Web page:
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IEA World Energy Outlook highlights emissions from shipping

File image courtesy of Pixabay (Public Domain)

Posted on Oct 14, 2021 11:00 PM by

The maritime executive

Ahead of the COP26 meeting in Glasgow in November, the International Energy Agency (IEA) released its flagship World Energy Outlook 2021 report with a focus on clean energy transitions.

One of the main findings of the report is that while there is a marked increase in the adoption of renewable energy sources like wind and solar, this is being offset by an increase in emissions, especially industries such as heavy transport. More specifically, the transport sector is distinguished by its heavy dependence on fossil fuels. Transportation accounts for 37% of CO2 emissions (7.1 gigatonnes in 2020) from all end-use sectors. This includes shipping, and even in the best-case scenario, the IEA estimates that fuel oil will account for around 80% of total marine transportation fuel demand in 2030.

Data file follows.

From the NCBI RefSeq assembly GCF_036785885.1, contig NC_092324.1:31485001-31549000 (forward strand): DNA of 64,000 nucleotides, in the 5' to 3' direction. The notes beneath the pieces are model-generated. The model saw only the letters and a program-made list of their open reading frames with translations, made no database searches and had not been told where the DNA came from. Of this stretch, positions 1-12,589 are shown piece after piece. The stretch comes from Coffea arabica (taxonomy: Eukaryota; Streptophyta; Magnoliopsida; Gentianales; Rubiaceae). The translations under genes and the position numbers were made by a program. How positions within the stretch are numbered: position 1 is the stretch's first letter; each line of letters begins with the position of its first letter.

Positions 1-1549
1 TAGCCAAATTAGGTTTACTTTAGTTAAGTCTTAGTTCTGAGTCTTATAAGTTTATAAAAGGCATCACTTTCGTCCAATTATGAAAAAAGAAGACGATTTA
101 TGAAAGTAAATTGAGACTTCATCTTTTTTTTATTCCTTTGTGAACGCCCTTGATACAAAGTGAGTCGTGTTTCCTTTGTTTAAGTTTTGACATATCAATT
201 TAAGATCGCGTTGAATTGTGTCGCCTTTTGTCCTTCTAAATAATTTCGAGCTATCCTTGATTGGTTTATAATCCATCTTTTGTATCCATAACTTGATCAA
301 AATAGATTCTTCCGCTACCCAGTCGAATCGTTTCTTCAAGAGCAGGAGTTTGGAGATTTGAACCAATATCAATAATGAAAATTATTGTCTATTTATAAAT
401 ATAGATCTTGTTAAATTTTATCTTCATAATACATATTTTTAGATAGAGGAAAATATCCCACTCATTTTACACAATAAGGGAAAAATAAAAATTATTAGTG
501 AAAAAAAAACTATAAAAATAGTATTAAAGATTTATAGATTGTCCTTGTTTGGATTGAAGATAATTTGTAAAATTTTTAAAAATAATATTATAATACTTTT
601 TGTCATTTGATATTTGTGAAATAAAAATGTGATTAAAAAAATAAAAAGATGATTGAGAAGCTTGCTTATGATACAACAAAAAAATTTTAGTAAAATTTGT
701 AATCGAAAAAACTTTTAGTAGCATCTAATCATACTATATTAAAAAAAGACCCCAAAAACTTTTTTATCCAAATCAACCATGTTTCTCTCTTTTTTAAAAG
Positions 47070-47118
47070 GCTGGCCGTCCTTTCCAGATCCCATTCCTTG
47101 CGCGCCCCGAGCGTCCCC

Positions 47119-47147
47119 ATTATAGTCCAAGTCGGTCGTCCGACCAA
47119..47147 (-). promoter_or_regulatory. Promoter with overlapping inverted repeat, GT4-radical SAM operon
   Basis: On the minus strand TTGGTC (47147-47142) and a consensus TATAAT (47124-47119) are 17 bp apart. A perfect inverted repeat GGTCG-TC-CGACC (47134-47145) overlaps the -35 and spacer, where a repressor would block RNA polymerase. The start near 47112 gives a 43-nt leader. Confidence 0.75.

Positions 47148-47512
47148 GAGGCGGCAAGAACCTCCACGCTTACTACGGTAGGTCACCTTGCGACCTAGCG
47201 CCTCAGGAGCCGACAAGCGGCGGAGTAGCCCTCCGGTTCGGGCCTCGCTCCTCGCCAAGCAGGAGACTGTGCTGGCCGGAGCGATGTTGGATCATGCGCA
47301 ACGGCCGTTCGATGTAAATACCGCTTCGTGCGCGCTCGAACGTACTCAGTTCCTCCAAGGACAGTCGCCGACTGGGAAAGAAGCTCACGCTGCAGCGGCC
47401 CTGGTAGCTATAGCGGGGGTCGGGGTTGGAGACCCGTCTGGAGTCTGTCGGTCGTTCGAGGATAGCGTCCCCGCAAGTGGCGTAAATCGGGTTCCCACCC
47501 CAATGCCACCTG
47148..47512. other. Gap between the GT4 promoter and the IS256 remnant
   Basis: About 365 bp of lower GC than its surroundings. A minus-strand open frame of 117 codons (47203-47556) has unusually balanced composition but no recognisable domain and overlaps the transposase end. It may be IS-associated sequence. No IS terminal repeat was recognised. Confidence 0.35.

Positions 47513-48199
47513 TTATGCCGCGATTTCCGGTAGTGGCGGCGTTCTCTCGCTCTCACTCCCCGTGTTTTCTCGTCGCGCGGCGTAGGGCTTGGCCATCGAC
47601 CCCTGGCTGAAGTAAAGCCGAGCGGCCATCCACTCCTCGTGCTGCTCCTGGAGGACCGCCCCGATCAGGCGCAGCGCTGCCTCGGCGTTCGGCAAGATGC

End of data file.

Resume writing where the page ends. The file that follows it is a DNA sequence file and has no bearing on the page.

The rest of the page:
Maritime transport faces two particular challenges: promoting energy efficiency and changing behavior to reduce energy demand; and accelerate innovation and investment in infrastructure to enable decarbonization after 2030. This is even more pronounced in developing economies, which are expected to develop new infrastructure for low carbon fuels in their ports. Therefore, international cooperation is necessary to foster the development of the necessary infrastructure, with advanced economies playing a key role.

“Governments need to increase investments in the commercialization of key technologies for long-distance transport such as maritime and air transport, in particular by improving the incentives for such investments. Emission reductions in these modes depend on the innovation of key technologies such as advanced batteries with an energy density of over 400 watt hours per kilogram (Wh / Kg), fuel cells, advanced biofuels and synthetic fuels. Recommends the report.

The initial transition can be focused on specific regions. With the world’s 20 largest ports accounting for more than half of all global cargo, the industry can achieve the best results by focusing on the largest fuel demand groups until low-emission technologies carbon become more profitable, recommends the report.


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